Enlarged prostate and over-the-counter drugs
Men with slow urine flow from enlargement of the prostate gland (known as benign prostatic hyperplasia or BPH) should avoid anything that makes the situation worse—and that includes some medications. The most common offenders are over-the-counter cold and allergy remedies. Now, some research suggests that nonsteroidal anti-inflammatory drugs (NSAIDs), such as ibuprofen and naproxen, may also affect the prostate's function, reports the September 2007 issue of Harvard Men's Health Watch.
Researchers in the Netherlands found that the risk of acute urinary retention (severe difficulty urinating) was twice as high in men taking NSAIDs as in men who were not using them. By contrast, though, researchers in America evaluating the long-term effects of NSAIDs on the prostate found that daily NSAID use was linked to a reduced risk of developing BPH symptoms and slow urinary flow rates.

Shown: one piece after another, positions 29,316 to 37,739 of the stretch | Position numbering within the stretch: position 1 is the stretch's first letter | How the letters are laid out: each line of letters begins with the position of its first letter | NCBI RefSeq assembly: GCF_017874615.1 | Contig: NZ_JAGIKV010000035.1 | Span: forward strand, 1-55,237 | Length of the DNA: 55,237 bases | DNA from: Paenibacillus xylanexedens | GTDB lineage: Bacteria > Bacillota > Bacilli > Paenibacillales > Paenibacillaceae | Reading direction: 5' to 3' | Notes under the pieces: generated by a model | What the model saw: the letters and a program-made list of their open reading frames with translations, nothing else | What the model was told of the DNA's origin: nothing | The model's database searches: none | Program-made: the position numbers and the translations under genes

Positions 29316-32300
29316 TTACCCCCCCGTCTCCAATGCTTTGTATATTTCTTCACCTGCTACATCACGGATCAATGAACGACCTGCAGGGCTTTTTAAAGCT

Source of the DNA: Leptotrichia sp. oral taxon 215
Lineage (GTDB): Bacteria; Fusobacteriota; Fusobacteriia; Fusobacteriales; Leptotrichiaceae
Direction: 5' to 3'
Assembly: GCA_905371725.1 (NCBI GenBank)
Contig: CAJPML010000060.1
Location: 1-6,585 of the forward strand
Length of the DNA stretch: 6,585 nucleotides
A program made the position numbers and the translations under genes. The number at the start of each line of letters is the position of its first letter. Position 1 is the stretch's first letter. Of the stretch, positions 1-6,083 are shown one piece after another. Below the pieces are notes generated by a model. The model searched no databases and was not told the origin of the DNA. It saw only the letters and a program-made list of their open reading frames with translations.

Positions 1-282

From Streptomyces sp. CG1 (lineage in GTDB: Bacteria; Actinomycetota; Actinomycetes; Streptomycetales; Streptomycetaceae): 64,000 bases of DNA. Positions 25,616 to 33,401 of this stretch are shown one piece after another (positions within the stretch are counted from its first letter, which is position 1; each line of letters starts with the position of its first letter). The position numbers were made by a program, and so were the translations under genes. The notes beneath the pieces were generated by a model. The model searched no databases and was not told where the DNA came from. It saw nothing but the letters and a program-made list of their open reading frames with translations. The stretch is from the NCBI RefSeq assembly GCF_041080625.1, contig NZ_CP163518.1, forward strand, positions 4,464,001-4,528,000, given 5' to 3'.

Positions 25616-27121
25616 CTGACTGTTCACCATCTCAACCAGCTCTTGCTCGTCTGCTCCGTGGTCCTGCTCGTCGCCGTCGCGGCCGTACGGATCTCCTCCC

At first glance the studies seem contradictory, but a closer look suggests that NSAIDs may be both friend and foe, depending on the stage of BPH and the part of the urinary tract that's vulnerable.